In January, Neuralink implanted its brain-computer interface, called the Link, into a 29-year-old patient named Noland Arbaugh. It was a major step forward in testing the safety and viability of the technology, which is designed to allow those with paralysis to control computers and devices directly with their brain waves.

Initially, Neuralink reported the procedure went “extremely well.” They even live-streamed Arbaugh using the Link’s cursor control capabilities powered by his neural signals.

However, in a blog post this week, Neuralink revealed that in the weeks following surgery, a number of the hair-thin electrode threads responsible for reading those brain signals had retracted from Arbaugh’s brain tissue.

Fewer effective electrodes meant diminished performance in assessing the Link’s full speed and accuracy. So Neuralink says they’ve had to modify algorithms, enhance user interfaces, and refine techniques for translating neural activity as a workaround.

The company did not specify exactly how many of the 64 electrode threads had pulled back, but maintained the partial retraction has not posed a safety risk to the patient. Still, it’s an unintended wrinkle in this pioneering human trial.

Neuralink says Arbaugh continues using the system for up to 10 hours per day on weekends, and the blog post quotes him calling it a way to “reconnect with the world” despite the glitches.

Of course, brain-computer interfaces are an immensely complex technological frontier still in its earliest stages. Problems and setbacks are inevitable as teams like Neuralink’s push the boundaries into uncharted medical territory.

This revelation shows the long road of rigorous testing still ahead, to ensure not just the effectiveness of BCIs, but their safety over the long term when implanted into the brain. It’s a reminder that for all the ambition around this sci-fi-like technology, the human factor requires extreme caution and precision.

Neuralink has not commented beyond the blog post. But particularly under the spotlight of Elon Musk’s leadership, you can be sure they’ll be intensely scrutinized over how they navigate and learn from this earliest human implant experience as the work continues.

Sources include: CNBC

Escalating tensions over Taiwan took on new urgency this week, as a senior U.S. official warned that any potential Chinese invasion and seizure of the island’s semiconductor facilities would be “absolutely devastating” to the American economy.

The stark assessment came from U.S. Commerce Secretary Gina Raimondo during testimony before the House of Representatives. When asked about the impact if China were to take control of TSMC – the world’s most advanced chipmaker based in Taiwan – Raimondo did not mince words.

“It would be absolutely devastating. Right now, the United States buys 92% of its leading edge chips from TSMC in Taiwan.”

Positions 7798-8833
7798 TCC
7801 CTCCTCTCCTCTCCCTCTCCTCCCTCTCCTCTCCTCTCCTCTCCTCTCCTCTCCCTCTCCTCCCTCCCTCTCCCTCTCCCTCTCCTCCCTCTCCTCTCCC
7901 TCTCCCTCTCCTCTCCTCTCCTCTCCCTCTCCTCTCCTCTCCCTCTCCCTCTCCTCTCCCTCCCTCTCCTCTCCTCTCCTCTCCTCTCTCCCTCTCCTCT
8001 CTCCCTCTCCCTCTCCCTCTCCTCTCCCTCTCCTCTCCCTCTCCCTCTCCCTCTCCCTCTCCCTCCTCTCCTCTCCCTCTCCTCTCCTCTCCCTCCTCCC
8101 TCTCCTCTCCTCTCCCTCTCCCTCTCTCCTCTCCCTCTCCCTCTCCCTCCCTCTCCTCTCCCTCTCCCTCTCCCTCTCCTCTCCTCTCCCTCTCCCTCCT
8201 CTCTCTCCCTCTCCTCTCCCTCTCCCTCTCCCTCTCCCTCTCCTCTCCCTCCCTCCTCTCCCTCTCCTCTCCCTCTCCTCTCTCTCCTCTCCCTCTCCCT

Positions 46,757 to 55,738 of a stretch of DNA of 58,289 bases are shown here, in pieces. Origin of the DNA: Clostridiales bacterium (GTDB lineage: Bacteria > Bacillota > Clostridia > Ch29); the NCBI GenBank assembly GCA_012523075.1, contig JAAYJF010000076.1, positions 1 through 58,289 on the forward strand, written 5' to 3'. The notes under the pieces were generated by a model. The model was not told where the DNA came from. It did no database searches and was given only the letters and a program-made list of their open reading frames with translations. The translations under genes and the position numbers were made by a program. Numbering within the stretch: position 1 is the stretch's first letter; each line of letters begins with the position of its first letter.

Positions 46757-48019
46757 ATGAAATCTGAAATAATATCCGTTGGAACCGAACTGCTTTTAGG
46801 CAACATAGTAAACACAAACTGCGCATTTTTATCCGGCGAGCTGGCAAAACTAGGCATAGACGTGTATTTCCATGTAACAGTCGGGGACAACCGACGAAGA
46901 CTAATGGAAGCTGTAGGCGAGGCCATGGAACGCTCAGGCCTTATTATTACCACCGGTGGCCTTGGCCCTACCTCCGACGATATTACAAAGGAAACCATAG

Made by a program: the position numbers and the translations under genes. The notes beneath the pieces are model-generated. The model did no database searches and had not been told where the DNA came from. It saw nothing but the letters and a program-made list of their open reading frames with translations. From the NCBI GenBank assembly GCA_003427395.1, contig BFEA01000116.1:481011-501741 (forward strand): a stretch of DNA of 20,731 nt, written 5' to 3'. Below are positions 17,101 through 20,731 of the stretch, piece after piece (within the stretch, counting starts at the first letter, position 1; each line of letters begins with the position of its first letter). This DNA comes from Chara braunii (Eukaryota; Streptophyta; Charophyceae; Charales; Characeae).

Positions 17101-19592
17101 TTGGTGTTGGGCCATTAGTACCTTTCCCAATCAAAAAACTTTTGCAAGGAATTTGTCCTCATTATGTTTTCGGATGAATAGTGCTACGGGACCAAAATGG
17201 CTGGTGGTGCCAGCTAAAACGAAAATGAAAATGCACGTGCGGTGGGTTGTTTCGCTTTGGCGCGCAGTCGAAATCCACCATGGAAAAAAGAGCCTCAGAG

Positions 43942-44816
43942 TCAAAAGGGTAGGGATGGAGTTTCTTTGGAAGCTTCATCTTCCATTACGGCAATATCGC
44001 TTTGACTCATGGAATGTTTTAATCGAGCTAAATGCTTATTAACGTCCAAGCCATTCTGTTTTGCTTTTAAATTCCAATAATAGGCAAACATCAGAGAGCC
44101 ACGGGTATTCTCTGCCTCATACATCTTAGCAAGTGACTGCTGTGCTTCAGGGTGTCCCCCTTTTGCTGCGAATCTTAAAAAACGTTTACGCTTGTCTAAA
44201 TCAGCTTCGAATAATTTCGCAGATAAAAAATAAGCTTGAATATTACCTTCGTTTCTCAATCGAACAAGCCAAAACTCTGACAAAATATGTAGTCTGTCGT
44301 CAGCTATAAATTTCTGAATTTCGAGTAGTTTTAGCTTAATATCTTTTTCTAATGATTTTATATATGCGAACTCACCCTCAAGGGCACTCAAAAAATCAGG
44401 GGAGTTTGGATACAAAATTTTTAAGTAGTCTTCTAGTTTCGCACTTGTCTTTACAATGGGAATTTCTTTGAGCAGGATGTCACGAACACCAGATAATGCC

Her comments underscore the outsized role TSMC plays in supplying vital semiconductor components that power everything from smartphones and computers to automobiles and military hardware. The Taiwan-based company is the go-to producer of the most cutting-edge chips found in many of the world’s most advanced technologies.

Raimondo’s dire economic warning comes as the U.S. has ramped up government subsidies and incentives aimed at bolstering domestic chip production as a way to reduce this dependency on Taiwan and other Asian suppliers.

Just last month, her department awarded TSMC’s Arizona subsidiary $6.6 billion to support the company’s new $65 billion semiconductor plant being built in Phoenix. It’s part of the U.S. CHIPS Act providing over $50 billion to re-shore more chipmaking capacity stateside.

But even with TSMC’s multi-billion dollar investment in America, any disruption to its Taiwan operations resulting from heightened U.S.-China tensions would still risk far-reaching economic fallout according to Raimondo. A major study estimated U.S. chip prices could spike nearly 60% in such a scenario.

Raimondo did not comment on the likelihood of a Chinese invasion of Taiwan. But her frank assessment signals the existential Stakes the semiconductor industry – and the entire modern tech supply chain – has in the fate and protection of TSMC’s Taiwan facilities as geopolitical friction intensifies.

Sources include: Yahoo Finance

And that’s our show for today.

Show notes are posted at our new home at technewsday.com or .ca either works and you can even play the latest or past episodes on our home page.  We’re also on You Tube with our experimental video show, getting ready for bigger and better video over the summer.

We love your comments and suggestions. You can reach us at editorial@technewsday.ca

Join us for the weekend edition, we’ll once again be sharing with our other podcast Cyber Security Today with a special guest.  And I’ll be back with the news on Monday morning. I’m your host, Jim Love, have a fabulous Friday.